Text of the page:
Epps v. Grannis et al

Filing 133

ORDER Denying Plaintiff's 121 Motion for Reconsideration. Signed by Judge Roger T. Benitez on 8/19/2013. (All non-registered users served via U.S. Mail Service)(knb)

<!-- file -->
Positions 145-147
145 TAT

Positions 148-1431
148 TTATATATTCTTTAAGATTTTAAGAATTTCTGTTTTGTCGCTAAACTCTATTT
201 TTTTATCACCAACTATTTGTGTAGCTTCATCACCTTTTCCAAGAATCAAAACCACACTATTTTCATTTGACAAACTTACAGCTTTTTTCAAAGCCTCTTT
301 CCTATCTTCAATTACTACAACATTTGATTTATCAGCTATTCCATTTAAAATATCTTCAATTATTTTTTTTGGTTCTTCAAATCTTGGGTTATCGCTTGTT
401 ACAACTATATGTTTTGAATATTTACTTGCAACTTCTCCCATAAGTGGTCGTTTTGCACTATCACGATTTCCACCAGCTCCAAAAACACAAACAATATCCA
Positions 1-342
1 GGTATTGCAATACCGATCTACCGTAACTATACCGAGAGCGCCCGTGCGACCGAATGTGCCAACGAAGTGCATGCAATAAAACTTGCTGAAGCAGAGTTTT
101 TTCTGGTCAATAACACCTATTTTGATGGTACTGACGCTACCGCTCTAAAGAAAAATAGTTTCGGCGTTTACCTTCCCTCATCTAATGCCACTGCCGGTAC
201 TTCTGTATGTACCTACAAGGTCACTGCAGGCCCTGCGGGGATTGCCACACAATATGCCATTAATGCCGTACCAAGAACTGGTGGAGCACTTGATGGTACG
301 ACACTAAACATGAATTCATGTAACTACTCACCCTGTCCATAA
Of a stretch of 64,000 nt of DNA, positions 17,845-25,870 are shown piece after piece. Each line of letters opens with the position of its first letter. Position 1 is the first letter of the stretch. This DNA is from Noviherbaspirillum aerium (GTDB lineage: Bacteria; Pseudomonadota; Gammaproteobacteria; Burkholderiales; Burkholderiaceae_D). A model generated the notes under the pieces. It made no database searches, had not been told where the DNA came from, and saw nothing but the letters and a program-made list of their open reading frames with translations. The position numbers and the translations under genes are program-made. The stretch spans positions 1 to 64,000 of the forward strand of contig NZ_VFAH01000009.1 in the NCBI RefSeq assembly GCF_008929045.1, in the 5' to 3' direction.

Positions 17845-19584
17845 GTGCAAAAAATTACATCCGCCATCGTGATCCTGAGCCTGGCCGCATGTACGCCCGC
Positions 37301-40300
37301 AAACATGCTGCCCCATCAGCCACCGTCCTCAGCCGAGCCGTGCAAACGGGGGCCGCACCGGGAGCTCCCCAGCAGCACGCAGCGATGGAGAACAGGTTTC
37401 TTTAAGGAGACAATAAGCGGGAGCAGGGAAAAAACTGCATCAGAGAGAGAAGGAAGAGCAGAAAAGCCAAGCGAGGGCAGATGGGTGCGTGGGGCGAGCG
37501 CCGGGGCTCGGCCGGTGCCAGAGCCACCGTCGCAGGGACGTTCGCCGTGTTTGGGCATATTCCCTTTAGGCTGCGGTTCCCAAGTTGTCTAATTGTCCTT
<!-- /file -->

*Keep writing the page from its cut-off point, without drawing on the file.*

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1 2 3 4 5 6 7 8 UNITED STATES DISTRICT COURT 9 SOUTHERN DISTRICT OF CALIFORNIA 10 OMAR ERNEST EPPS, Plaintiff, 11 12 13 14 Case No. 10cv1949 BEN (KSC) vs. ORDER: DENYING PLAINTIFF’S MOTION FOR RECONSIDERATION N. GRANNIS, et al., Defendants. [Dkt. No. 121] 15 16 Plaintiff moves for reconsideration of the Court’s June 27, 2013 Order, 17 pursuant to Federal Rule of Civil Procedure 60(b). Defendants have not filed a 18 response. The Federal Rules of Civil Procedure do not expressly provide for 19 motions for reconsideration. However, where a ruling has resulted in a final 20 judgment or order, a request for reconsideration may be considered a motion to alter 21 or amend judgment pursuant to Federal Rule of Civil Procedure 59(e), or a motion 22 for relief from judgment pursuant to Federal Rule of Civil Procedure 60(b). School 23 Dist. No. 1J Mulnomah Co. v. ACandS, Inc., 5 F.3d 1255, 1262 (9th Cir. 1993). 24 Because the Court’s June 27, 2013 Order was not a final judgment or order, 25 however, the Court shall consider Plaintiff’s Motion solely pursuant to Local Rule 26 7.1(i)(1), which provides that a party may apply for reconsideration “[w]henever any 27 motion or any application or petition for any order or other relief has been made to 28 any judge and has been refused in whole or in part . . . .” S.D. CAL. CIV. L.R. 7.1(i). 1 Local Rule 7.1(i)(2), like Rule 59, permits motions for reconsideration within 2 “twenty-eight (28) days after the entry of the ruling, order or judgment sought to be 3 reconsidered.” Id. Therefore, Plaintiff’s Motion is timely. However, Plaintiff must 4 show “what new or different facts and circumstances are claimed to exist which did 5 not exist, or were not shown, upon such prior application.” Id. 6 Reconsideration of a court’s prior determination “must be based ‘upon 7 manifest error of law, or mistake of fact, and is not intended to give an unhappy 8 litigant an additional chance to sway the court.’” Paalan v. United States, 58 Fed. 9 Cl. 99, 105 (2003) (quoting Bishop v. United States, 26 Cl. Ct. 281, 286 (1992)); see 10 also United States v. Navarro, 972 F. Supp. 1296, 1299 (E.D. Cal. 1997) 11 (“[M]otions to reconsider are not vehicles permitting the unsuccessful party to 12 ‘rehash’ arguments previously presented.”). In sum, Plaintiff’s arguments are legal 13 disagreements with this Court’s decision now relying on “new” or “different” facts 14 or circumstances. However, the facts Plaintiff now points to, if they are as Plaintiff 15 describes them, were in existence at the time Plaintiff filed his response to this 16 Court’s Order to Show Cause. They were not presented then, and will not be 17 reconsidered now. See S.D. CAL. CIV. L.R. 7.1(i). 18 19 20 21 Based on the foregoing, the Court hereby DENIES Plaintiff’s Motion for Reconsideration IT IS SO ORDERED. DATED: August 19, 2013 22 23 24 25 26 27 28 Hon. Roger T. Benitez United States District Judge

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